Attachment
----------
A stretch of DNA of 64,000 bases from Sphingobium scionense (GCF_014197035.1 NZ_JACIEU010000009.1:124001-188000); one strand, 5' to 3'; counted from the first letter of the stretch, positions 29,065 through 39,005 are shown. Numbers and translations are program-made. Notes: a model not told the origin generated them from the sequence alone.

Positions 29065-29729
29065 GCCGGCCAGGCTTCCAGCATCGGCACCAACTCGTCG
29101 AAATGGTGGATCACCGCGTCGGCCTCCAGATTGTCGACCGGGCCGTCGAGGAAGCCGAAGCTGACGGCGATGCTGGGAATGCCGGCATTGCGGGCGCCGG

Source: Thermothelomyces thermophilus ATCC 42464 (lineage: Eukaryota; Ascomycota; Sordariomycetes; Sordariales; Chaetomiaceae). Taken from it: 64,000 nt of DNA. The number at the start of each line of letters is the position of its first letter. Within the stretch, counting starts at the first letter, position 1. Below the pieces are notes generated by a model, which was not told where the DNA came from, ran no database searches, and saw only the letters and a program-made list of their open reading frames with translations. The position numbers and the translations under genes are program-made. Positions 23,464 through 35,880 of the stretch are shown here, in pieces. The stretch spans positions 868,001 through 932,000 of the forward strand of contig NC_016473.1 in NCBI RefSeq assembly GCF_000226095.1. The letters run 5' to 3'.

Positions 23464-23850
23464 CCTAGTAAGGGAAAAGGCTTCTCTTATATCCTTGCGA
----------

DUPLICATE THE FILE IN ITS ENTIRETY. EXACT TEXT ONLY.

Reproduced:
A stretch of DNA of 64,000 bases from Sphingobium scionense (GCF_014197035.1 NZ_JACIEU010000009.1:124001-188000); one strand, 5' to 3'; counted from the first letter of the stretch, positions 29,065 through 39,005 are shown. Numbers and translations are program-made. Notes: a model not told the origin generated them from the sequence alone.

Positions 29065-29729
29065 GCCGGCCAGGCTTCCAGCATCGGCACCAACTCGTCG
29101 AAATGGTGGATCACCGCGTCGGCCTCCAGATTGTCGACCGGGCCGTCGAGGAAGCCGAAGCTGACGGCGATGCTGGGAATGCCGGCATTGCGGGCGCCGG

Source: Thermothelomyces thermophilus ATCC 42464 (lineage: Eukaryota; Ascomycota; Sordariomycetes; Sordariales; Chaetomiaceae). Taken from it: 64,000 nt of DNA. The number at the start of each line of letters is the position of its first letter. Within the stretch, counting starts at the first letter, position 1. Below the pieces are notes generated by a model, which was not told where the DNA came from, ran no database searches, and saw only the letters and a program-made list of their open reading frames with translations. The position numbers and the translations under genes are program-made. Positions 23,464 through 35,880 of the stretch are shown here, in pieces. The stretch spans positions 868,001 through 932,000 of the forward strand of contig NC_016473.1 in NCBI RefSeq assembly GCF_000226095.1. The letters run 5' to 3'.

Positions 23464-23850
23464 CCTAGTAAGGGAAAAGGCTTCTCTTATATCCTTGCGA